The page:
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Ensure stimulus plan has significant impact

By Christopher Owuor
Tuesday, May 26th, 2020
Healthy fruit and vegetable. Photo/Courtesy

 In the boldest plan yet by the State to fix the Covid-19 pandemic shocks, President Uhuru Kenyatta unveiled an eight-point economic stimulus package to unclock Sh53.7 billion to cushion the economy.

The bundle comes amid concerns that the health crisis has morphed into a hydra-headed monster ravaging all sectors and turning life as we have known and lived it on its head.  

Without indications of when the economy will come out of the lockdown, the government must focus attention on strategies to reboot growth areas such as agriculture, small and medium scale enterprises, tourism, manufacturing and ICT. 

The package is also specific on interventions in the tourism sector with soft loans, hiring 200,000 youths, 10,000 teachers and 5,000 health workers.

Targeting SMEs, the President’s move unlatched Sh10 billion to fast-track Value Added Tax refunds and other pending payments to stir the sector which is key to the economy, yet among those heaviest hit by the pandemic. Sh3 billion has been allocated to the SME Credit Guarantee Scheme as seed capital for affordable credit to SMEs.

However, this sector deserved more and there is need for a keener push for traction if the economy continues to be in lockdown.

With weakened financial muscle the sector, which is experiencing cash flow constraints more than ever, needs the cash if only to survive by meeting pending financial obligations.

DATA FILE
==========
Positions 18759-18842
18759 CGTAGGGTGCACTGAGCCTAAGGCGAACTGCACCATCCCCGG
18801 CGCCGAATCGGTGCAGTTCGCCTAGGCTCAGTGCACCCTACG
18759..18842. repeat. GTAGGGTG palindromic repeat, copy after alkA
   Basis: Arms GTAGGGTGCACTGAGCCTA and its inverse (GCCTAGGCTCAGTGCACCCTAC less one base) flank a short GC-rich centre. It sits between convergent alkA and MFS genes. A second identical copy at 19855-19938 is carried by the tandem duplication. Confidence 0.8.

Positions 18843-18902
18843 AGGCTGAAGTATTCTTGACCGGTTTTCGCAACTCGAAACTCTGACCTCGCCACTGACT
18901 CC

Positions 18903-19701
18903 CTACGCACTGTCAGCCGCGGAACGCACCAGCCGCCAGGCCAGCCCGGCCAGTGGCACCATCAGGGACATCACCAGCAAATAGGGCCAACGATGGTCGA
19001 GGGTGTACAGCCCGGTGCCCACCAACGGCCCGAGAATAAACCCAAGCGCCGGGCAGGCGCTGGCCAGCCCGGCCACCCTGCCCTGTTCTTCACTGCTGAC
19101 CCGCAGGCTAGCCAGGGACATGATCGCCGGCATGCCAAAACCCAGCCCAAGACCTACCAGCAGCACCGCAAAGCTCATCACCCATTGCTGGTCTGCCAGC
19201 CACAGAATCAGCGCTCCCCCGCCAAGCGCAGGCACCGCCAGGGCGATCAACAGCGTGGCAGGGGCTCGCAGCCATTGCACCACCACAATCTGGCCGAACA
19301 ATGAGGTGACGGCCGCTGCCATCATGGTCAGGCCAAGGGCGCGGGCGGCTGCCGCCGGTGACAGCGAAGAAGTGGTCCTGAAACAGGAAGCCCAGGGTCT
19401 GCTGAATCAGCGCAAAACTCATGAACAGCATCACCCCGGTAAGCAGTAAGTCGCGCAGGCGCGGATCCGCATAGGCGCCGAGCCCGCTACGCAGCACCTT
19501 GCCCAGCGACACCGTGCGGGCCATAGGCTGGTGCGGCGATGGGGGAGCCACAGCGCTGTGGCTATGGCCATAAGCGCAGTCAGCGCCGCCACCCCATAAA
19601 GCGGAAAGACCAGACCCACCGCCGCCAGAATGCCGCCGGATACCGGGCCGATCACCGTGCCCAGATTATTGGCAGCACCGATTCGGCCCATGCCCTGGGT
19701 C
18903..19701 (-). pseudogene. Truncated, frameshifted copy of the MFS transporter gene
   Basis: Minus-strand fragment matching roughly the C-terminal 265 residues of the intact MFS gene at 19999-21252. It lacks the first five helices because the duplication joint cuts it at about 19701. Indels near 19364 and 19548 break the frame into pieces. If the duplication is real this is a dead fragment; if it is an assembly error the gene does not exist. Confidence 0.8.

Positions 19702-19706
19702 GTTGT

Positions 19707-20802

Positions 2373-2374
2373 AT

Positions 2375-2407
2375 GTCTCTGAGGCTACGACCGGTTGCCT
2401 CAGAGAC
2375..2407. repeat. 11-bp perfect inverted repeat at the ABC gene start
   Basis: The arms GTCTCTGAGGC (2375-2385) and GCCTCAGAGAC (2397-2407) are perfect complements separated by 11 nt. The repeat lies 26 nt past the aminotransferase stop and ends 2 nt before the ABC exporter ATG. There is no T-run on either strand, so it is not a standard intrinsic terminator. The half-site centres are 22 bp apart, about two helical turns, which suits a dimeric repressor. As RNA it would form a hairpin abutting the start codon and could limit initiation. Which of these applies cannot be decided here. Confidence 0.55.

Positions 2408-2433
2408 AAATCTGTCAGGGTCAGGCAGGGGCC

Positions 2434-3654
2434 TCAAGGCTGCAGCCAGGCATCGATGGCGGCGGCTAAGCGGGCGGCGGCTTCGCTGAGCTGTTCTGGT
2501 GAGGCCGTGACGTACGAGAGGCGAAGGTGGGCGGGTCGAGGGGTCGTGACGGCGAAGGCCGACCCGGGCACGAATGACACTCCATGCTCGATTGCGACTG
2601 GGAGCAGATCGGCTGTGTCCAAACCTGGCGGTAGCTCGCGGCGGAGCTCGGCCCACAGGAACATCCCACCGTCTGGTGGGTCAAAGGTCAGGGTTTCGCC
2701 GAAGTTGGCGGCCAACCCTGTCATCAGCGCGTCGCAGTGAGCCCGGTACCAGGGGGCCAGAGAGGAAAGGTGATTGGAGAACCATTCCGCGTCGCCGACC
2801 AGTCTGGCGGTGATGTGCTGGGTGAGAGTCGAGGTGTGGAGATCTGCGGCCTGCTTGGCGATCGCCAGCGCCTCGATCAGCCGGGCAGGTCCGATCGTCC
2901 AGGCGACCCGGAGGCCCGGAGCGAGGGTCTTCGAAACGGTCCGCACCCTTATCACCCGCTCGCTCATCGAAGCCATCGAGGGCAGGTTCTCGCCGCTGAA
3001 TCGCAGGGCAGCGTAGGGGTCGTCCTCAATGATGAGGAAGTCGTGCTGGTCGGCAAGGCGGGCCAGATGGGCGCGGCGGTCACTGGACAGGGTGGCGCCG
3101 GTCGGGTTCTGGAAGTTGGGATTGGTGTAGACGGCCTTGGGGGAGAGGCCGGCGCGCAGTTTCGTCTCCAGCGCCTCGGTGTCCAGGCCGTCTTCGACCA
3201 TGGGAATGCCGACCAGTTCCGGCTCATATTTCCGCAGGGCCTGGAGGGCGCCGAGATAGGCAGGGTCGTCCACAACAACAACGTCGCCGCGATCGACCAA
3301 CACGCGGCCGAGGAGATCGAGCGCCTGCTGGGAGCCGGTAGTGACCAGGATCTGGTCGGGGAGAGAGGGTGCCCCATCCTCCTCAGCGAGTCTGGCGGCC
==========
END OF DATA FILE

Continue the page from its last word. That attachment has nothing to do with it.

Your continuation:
As for the agriculture sector, it should get more money on top of the Sh3 billion given to supply farm inputs to only 200,000 small-scale farmers.

While the money may cushion some of the farmers from the effects of adverse weather and to secure food supply chains in the post Covid-19 period, the value chain must be considered in making farm inputs reach markets in good time.

More cash should also have gone towards assisting the horticultural sector which was given another Sh1.5 billion to access international markets during shortage of flights into and out of the country.

This way, the sector which employs millions of Kenyans, can cushion more employees and survive global shocks.

 But the government must strive to go beyond the pronouncements and ensure there is delivery. It must also investigate the bottlenecks in the disbursement of money and other aid to vulnerable groups. 

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